“I’m trying.” I wondered if she knew of somewhere closer than I was headed, just anything off an exit, but I really was trying to keep the conversation to a minimum. I was under the impression she wasn’t quite in her right mind.

Finally I stopped. She used the restroom, and, miraculously, had not wet her pants, though she had sworn she had. She seemed to be recovering a little. She ate her fries, did not vomit them, and slept the rest of the way home.

Upon arriving, I got her into the house. The first thing I wanted to do was check her blood sugar. I was looking for anything too low or too high, though in truth, I didn’t really know what that meant or what it would look like, or what to do about it if I discovered either number was alarming. It was then I realized that it would have been wise to watch her do it before. I didn’t even know how to turn the meter on, though I knew where it was. I brought it to her as she sat in her favorite armchair, drifting off to sleep once more. I roused her, but she couldn’t remember how to work it either. I began to panic.

I called her doctor and managed to speak to a nurse. They didn’t want to talk to me because I wasn’t an emergency contact. I finally convinced the nurse to listen to me by promising I wouldn’t ask any confidential questions, that it was just general information I wanted and perhaps some advice. She listened. I told her about the day, my predicament, that I had brought my stepmom home but she was acting funny and I needed to get back to Seattle but didn’t feel comfortable leaving her. I told her I was concerned about her blood sugar, related to her what she had eaten and what had been the result and that we’d been unable to get a reading—that my stepmom couldn’t remember how to work her meter, though she’d been doing it thrice a day for as long as I could remember.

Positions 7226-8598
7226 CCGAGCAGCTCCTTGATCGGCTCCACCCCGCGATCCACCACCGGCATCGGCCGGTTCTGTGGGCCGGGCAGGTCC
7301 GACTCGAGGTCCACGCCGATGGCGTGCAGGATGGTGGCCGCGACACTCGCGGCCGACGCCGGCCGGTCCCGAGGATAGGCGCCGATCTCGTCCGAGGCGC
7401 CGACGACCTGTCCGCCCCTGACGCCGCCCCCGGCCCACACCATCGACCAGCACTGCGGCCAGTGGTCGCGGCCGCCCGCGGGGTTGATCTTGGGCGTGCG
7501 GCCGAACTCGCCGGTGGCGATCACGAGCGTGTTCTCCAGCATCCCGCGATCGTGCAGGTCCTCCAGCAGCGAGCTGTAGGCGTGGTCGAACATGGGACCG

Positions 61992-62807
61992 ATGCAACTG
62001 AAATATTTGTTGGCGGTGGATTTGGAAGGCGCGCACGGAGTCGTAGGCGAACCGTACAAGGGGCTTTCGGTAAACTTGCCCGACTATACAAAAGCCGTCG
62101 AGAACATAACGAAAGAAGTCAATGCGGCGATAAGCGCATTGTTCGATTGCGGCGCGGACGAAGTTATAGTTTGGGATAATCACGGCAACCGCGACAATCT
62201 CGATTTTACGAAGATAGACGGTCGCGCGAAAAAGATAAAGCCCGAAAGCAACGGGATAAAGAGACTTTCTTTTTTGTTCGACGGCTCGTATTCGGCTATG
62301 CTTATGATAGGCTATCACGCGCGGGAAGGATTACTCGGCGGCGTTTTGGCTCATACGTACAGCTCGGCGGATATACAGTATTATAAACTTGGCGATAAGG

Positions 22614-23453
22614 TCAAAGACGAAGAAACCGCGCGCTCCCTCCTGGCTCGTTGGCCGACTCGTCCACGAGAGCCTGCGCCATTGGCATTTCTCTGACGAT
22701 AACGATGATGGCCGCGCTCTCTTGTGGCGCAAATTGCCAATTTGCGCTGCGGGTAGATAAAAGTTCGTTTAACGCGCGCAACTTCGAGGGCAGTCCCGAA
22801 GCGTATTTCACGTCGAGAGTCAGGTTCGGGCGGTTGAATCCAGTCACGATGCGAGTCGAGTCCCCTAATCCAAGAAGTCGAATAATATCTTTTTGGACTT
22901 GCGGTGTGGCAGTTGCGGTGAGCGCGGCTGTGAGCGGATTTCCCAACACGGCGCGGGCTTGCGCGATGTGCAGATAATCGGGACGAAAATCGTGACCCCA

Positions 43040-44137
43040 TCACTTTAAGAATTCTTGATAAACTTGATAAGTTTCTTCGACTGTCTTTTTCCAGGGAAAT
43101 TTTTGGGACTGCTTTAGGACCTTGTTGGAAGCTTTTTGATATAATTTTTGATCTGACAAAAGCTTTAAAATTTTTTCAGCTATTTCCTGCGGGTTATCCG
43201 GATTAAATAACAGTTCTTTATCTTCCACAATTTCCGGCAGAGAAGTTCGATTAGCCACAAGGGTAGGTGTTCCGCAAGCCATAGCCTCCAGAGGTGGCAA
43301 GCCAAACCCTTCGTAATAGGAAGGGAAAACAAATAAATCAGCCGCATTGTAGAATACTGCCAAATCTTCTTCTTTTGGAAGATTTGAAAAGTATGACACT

“Call an ambulance. Call 911.” So I did.

My dad lives just on the border of Chehalis and Napavine. Rush road is crossed by the freeway, and from the hilltop that goes into Napavine I could see the ambulance coming, just minutes after I had called. June had gone to her room and had fallen asleep. I went in and tried to wake her.

“I called an ambulance.”

“Why did you do that?”

“Because I’m worried.”